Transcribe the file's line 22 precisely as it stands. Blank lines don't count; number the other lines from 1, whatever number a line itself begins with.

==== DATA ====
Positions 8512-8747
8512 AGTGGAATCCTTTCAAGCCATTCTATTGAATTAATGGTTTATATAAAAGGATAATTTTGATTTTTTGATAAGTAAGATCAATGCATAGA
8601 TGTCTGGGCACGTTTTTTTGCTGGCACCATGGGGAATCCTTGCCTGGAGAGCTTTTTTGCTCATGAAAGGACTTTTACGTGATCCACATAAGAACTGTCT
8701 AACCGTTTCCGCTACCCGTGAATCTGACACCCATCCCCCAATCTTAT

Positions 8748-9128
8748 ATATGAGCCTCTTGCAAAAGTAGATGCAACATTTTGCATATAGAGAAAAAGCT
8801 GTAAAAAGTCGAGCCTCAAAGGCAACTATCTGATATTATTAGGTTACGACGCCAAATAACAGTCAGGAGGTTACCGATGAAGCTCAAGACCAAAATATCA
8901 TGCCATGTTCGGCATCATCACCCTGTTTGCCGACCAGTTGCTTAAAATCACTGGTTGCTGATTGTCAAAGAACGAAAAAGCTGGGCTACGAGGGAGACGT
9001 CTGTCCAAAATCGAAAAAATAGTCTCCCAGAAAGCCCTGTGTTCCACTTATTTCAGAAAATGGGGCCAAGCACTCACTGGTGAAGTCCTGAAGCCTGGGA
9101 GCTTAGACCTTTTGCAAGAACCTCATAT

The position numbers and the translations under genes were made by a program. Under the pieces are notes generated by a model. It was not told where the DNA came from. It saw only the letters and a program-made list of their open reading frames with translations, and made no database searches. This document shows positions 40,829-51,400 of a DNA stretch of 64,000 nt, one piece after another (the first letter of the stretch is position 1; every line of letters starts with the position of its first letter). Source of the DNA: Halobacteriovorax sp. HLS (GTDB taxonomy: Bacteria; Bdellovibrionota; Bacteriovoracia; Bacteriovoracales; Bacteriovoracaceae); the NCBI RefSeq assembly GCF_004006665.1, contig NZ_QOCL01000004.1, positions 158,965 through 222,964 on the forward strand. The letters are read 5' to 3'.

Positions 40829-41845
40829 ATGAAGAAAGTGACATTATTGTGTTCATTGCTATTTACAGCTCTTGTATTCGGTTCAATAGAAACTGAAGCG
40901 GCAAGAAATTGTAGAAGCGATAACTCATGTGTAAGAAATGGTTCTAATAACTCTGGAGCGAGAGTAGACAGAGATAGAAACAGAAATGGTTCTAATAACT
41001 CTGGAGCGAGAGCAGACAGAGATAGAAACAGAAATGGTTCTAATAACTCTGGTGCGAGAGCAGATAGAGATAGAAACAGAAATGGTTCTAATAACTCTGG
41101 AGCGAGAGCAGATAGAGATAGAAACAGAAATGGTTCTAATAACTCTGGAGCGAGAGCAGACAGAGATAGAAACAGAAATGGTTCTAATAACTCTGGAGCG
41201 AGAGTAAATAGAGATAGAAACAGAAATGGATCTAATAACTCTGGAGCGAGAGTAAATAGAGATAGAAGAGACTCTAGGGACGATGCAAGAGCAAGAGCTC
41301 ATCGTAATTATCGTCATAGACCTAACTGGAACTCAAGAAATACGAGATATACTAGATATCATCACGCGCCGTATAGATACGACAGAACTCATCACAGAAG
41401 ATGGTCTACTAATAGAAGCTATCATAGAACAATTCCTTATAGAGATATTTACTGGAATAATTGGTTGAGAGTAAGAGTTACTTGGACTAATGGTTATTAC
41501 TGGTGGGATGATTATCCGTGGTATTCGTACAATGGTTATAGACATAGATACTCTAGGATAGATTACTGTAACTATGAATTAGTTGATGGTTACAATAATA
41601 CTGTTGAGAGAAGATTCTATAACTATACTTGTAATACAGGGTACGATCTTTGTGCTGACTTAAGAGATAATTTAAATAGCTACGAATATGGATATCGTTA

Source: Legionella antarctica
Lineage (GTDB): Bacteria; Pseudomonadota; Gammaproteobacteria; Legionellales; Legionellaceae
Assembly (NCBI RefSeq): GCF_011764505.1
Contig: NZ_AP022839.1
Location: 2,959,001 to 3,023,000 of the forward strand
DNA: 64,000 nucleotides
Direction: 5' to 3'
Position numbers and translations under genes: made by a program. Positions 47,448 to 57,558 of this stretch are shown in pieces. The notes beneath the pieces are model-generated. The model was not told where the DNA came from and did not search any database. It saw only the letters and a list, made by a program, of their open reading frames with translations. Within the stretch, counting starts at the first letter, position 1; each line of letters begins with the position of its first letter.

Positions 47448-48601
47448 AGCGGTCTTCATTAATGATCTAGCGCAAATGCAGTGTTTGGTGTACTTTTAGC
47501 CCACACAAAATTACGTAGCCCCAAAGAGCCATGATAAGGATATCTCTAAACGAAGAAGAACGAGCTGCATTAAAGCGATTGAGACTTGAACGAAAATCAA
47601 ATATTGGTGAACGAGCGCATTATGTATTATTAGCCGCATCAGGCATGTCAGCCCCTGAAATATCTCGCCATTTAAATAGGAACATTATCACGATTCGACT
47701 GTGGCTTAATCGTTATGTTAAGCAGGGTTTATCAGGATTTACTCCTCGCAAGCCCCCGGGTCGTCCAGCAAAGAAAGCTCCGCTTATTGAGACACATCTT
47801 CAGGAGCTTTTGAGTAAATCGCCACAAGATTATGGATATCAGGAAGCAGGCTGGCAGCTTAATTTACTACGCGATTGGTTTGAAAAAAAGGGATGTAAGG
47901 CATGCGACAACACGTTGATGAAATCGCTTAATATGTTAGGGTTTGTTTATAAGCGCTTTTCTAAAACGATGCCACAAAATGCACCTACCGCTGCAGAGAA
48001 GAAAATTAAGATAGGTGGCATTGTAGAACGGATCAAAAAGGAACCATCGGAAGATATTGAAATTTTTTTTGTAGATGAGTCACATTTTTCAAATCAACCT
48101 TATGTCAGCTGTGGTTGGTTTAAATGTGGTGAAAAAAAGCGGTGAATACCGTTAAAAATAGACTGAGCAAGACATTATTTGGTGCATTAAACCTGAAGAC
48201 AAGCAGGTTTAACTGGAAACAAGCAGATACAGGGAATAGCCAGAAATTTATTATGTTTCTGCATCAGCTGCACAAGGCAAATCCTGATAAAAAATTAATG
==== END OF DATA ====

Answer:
Source: Legionella antarctica